Our time is now—our rights, our future.
A Day Focused on the Girl Child
Empowering girls changes more than individuals – it changes families, generations, and societies to come. A girl’s potential and capability can catalyze positive change and have a global impact for centuries to come, causing a generation to instill skills that achieve gender equality and break the cycle of poverty.
International Day of the Girl Child was created by the UN as a day to remember that a girl’s education is a fundamental right and an investment, installing limitless benefits and opportunities in society. Once provided, education becomes a key to solving global challenges as girls become empowered with decision-making power.
With access to digital technology, leadership training, and a girls’ advancement curriculum, empowered girls create a snowball effect in East Africa that will transform girls, families, and communities forever.
We celebrate the 10th anniversary of International Day of the Girl (IDG) today. In these 10 years, significant attention was brought to women in parliament, governmental institutes, policymakers, the public, and other opportunities so that girls’ voices can be heard and receive the rights they deserve on a global scale. However, in many places, the investment in young girls is limited and they continue to face challenges when it comes to opportunities and their basic human rights like education.
Statistics from the United Nation Girls’ Education Initiative shows that in Uganda alone, more than 700,000 girls between the ages of 6 and 12 have never attended school. Half of the girls between the ages of 15 and 24 are illiterate and four in five girls don’t attend secondary school due to economic instability and patriarchy.
The widespread use of patriarchal customs in East Africa deprives girls of their basic human rights. Girls are sold in the name of marriage at an early age. The rate of harassment and domestic abuse against them is high, and girls have no rights over their bodies. This cycle can only be stopped if the landscape of global education is reshaped.
The Asante Africa Foundation believes in girls’ rights and considers education as an investment. We do all we can to keep girls on the learning path. We offer scholarships and digital literacy training. We expose girls to entrepreneurship programs and build their life skills to decrease the opportunity gap for girls. As we promote gender equality in society, build trust, and prioritize local needs concerning girls’ rights, we provide solutions to the most vulnerable population in rural East Africa.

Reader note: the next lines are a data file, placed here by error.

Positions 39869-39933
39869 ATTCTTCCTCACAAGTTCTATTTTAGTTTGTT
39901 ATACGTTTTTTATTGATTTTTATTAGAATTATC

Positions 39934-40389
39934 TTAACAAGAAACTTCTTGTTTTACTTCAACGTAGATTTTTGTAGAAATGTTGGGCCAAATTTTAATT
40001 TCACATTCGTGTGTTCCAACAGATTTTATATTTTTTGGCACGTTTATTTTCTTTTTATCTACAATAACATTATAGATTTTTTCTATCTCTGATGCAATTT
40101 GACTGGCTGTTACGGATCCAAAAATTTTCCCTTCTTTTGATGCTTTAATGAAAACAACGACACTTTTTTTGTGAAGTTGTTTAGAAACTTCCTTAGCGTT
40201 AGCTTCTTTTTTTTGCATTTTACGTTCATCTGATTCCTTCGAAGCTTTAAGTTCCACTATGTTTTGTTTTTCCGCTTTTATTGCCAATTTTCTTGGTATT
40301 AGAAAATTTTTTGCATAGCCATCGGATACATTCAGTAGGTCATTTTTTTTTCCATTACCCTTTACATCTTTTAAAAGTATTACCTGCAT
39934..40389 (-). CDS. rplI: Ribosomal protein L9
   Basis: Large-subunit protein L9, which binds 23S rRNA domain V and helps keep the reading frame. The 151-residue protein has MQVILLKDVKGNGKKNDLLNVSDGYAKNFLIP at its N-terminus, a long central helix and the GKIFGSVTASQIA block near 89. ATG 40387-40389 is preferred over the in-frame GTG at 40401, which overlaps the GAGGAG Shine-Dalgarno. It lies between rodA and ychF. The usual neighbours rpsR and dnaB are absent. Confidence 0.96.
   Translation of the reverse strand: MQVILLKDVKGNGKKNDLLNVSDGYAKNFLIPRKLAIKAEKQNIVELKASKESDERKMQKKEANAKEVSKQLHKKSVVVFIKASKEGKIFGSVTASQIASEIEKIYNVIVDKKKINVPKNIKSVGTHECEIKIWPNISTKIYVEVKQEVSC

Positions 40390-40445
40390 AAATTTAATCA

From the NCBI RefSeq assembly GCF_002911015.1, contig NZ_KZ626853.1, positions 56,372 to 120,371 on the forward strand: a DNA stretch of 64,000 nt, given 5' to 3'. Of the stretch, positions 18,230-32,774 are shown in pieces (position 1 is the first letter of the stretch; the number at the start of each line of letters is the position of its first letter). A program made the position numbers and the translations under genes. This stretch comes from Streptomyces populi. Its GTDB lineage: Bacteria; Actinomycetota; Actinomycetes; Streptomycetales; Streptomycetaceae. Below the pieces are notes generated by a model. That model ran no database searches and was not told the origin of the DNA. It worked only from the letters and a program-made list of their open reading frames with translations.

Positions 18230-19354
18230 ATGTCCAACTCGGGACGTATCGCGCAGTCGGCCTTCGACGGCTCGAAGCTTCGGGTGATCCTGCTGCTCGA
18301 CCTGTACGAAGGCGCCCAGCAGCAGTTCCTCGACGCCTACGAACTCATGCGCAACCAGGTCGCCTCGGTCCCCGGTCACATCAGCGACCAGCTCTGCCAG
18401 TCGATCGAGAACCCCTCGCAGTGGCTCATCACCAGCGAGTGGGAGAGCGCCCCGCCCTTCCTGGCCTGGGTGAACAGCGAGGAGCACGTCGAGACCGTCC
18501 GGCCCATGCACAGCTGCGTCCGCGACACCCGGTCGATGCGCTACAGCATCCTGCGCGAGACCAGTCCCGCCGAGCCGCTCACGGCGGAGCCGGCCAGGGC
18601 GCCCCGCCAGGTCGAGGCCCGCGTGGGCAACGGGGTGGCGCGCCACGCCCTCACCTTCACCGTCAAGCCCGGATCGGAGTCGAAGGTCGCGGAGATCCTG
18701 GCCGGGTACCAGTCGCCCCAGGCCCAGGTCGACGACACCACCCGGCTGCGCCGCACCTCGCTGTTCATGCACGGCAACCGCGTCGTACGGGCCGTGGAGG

Advocating for Girls’ Progress
In 2011, Asante Africa launched its Wezesha Vijana Program which educates adolescent girls, their mothers, and male peers on girls’ rights, reproductive health, financial literacy, and personal safety. Girls in this program have the knowledge and confidence to stand up for what they believe in. They are becoming advocates in their communities, and they are starting girl-led leadership clubs and small businesses.
Studies have shown that girls’ education is one of the most cost-effective strategies for promoting personal development and economic growth. Today, we take a look at how three girls are changing their communities as a result of their education.
EMPOWERED GIRLS EMPOWER OTHERS
Jennifer is a 12-year-old girl from Samburu County, currently in class 7 in Reteti Primary School. She is among the lucky girls from the Lowabene locality. She was rescued from forced early marriage in 2020 at the age of 10 through the help of Wezesha Vijana Program, and teacher-mentor, Mrs. Menelik Lenkaina.
In 2020, when Covid-19 hit, Jennifer’s father lost his job. Since there was no source of income for their livelihood, her parents forced her to marry a stranger in exchange for dowry in the form of cattle. Mrs. Menelik, empowered through Asante Africa Foundation’s Wezesha Vijana Program, did everything in her power to prevent this marriage by approaching Jennifer’s father and persuading him to let his daughter continue her education.